Rules limit businesses' tax breaks Empowerment zone has residency requirements; 'It's an impossible goal'; 35 percent of workers must live in area


Several businesses in Baltimore's empowerment zone are upset at being shut out of the biggest tax breaks offered under the revitalization effort because they do not meet a federal requirement that more than a third of their employees live in the zone.

And economic development officials working for the city and the empowerment zone say their efforts to recruit companies to relocate in the $100 million revitalization area are being hampered by the same federal regulation.

Under federal law, companies cannot qualify for accelerated depreciation of equipment of $37,500 and tax-exempt bond financing of up to $3 million unless 35 percent of their employees live within the boundaries of the empowerment zone -- even if the companies themselves are in the zone.

"That's ludicrous," said Donald "Duke" Zimmerman, president of Globe ScreenPrint, a fourth-generation family-owned Southwest Baltimore printing company where two of 40 employees live in the empowerment zone. "We'd have to turn over a third of our company to qualify. It's an impossible goal."

Globe ScreenPrint and other businesses still qualify for federal tax credits of up to $3,000 for each employee who lives in the city's empowerment zone in East, West and South Baltimore.

But companies with skilled, longtime workers say the restrictions on the larger breaks create a Catch-22: They cannot expand their business and increase the number of zone residents they employ without the tax initiatives, and they cannot qualify for the initiatives until they up their percentage of zone residents.

Federal officials have proposed relaxing one of the regulations. They have suggested that new businesses locating in empowerment zones be given a year to reach the 35 percent threshold and have asked for public comment on the proposal. Baltimore empowerment zone officials want to see the regulation broadened.

"We want to give a comment that we like the regulation and want to see it extended to all businesses," said William E. Carlson, counsel to the Empower Baltimore Management Corp., the quasi-public organization that administers the city's empowerment zone.

The U.S. Department of Housing and Urban Development, which is helping to oversee empowerment zones in Baltimore and five other cities, hasn't taken a formal position but recognizes the problem.

"HUD's aware that concern has been raised," said Alex Sachs, a HUD spokesman.

It also is an issue that has been raised by companies being recruited to locate in the empowerment zone.

"We've had the issue come up a couple of times," said Leslie Bender, a consultant working with Baltimore's empowerment zone in trying to lure new companies. "If you're coming from Baltimore County or Howard County, you might have people commuting."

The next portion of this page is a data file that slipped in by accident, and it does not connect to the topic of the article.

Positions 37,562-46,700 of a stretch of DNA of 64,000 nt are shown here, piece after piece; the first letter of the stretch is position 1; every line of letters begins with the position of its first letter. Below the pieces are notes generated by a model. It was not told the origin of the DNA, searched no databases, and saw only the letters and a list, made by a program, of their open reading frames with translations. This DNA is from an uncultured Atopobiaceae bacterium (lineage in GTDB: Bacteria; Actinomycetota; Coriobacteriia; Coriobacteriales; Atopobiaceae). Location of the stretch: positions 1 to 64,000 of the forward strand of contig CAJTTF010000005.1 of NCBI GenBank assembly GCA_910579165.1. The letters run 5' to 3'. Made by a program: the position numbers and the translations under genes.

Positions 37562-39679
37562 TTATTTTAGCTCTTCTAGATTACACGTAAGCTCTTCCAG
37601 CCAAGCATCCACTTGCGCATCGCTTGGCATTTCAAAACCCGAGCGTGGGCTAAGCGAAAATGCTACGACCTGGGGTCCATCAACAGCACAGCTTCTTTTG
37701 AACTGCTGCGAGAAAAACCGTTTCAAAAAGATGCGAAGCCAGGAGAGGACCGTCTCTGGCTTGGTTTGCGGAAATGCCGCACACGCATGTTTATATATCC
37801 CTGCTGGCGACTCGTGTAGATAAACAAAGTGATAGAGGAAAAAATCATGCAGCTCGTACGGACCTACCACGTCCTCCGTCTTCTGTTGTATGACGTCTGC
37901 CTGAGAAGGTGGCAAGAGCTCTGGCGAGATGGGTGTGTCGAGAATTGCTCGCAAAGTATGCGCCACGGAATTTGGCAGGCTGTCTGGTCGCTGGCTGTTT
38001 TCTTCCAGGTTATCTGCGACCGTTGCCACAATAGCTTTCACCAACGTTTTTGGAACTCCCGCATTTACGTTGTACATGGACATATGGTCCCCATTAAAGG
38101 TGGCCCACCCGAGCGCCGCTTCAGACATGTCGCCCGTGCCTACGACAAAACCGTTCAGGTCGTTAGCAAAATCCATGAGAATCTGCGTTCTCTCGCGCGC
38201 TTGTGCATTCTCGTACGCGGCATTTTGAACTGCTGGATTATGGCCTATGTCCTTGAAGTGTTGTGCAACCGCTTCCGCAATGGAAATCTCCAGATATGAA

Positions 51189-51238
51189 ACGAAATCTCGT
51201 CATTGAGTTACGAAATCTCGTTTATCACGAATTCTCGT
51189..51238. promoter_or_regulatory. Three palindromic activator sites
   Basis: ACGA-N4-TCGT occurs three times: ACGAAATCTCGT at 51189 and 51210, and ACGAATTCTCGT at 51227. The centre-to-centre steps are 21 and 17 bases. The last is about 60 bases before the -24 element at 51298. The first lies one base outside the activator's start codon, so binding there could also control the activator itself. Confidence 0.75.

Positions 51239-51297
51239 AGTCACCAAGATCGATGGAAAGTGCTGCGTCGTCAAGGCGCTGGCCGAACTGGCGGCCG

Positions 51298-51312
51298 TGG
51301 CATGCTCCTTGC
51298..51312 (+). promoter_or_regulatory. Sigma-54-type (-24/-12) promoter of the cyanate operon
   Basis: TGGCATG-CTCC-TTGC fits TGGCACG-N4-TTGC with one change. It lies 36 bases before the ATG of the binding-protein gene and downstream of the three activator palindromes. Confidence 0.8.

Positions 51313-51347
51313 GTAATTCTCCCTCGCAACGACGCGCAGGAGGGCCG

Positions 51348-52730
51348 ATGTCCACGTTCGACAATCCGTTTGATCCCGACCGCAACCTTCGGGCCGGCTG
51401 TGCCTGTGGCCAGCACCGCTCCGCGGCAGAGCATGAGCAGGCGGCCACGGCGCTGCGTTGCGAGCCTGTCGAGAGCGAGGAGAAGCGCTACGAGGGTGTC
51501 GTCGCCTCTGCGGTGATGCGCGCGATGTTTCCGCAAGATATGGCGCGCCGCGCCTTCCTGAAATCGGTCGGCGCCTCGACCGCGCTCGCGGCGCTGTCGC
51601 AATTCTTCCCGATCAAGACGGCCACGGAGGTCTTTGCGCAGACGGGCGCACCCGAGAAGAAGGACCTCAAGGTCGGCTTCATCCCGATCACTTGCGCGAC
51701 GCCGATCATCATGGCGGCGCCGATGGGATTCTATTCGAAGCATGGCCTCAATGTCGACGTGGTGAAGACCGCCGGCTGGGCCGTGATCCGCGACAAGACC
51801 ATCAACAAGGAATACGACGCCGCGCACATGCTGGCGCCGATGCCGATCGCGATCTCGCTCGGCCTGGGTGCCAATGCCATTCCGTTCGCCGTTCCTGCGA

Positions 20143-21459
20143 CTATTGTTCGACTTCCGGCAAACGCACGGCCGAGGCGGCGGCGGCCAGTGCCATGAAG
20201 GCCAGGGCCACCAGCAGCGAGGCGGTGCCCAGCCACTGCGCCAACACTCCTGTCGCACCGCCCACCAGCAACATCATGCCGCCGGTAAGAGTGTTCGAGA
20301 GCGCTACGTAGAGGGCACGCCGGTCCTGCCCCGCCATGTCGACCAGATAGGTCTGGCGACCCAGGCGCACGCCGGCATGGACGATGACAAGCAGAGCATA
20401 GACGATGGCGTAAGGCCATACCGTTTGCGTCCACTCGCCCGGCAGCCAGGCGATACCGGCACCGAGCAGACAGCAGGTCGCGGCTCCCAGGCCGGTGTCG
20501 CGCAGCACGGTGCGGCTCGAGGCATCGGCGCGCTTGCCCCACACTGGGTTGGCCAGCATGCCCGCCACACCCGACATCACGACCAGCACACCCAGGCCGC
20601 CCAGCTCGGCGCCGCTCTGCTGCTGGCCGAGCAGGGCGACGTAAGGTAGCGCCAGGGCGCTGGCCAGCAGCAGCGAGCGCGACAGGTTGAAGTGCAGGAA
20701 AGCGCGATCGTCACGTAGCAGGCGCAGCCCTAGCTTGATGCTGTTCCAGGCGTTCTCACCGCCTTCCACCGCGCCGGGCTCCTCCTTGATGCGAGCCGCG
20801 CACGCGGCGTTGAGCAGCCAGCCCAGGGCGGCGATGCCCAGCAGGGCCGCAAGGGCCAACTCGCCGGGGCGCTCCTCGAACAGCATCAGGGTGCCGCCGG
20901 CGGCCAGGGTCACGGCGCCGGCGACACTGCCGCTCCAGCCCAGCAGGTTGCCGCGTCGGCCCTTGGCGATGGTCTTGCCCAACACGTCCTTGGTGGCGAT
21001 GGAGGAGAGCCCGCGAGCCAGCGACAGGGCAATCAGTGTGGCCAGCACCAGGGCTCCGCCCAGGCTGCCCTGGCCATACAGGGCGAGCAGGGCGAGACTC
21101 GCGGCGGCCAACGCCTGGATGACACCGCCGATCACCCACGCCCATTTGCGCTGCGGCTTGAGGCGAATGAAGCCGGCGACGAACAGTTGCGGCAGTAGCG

Michele Whelley, executive vice president of the Baltimore Development Corp. (BDC), the city's economic development agency, agreed that the 35 percent requirement "does limit" the usefulness of the tax breaks.

"There's some opinion that that part of the law was enacted with less thought than there should have been on how it would impact on business attraction and development strategies," Ms. Whelley said.

In cases where businesses don't qualify for the large empowerment zone breaks, she said, "We're looking at other opportunities for financing."

Globe ScreenPrint in July received a $100,000 BDC loan in July.

Mr. Zimmerman said he is grateful for the assistance, but said he also could use the larger empowerment zone breaks to upgrade his building and equipment.

Describing the 35 percent requirement as "an absolute killer for any established business," he said: "It seems like the whole [empowerment zone] is skewed to bringing upstart companies to the zone."

Joseph Vrzalik, the chief executive officer of Depsco Services Inc., a machine shop and metal fabricator in Southwest Baltimore where three of 70 employees are zoned residents, agreed the requirement was "absolutely unreasonable unless I start a brand new company."

"An existing company would have to grow by that 35 percent or let go longtime employees," he said. In either case, he said, he would have trouble hiring the kind of skilled workers he needs from the neighborhood.

Maryland Chemical Co., a chemical distributor located since 1953 in what is now the empowerment zone, has 22 employees, none of whom lives in the zone, said Jeanette Partlow, the company's compliance manager.

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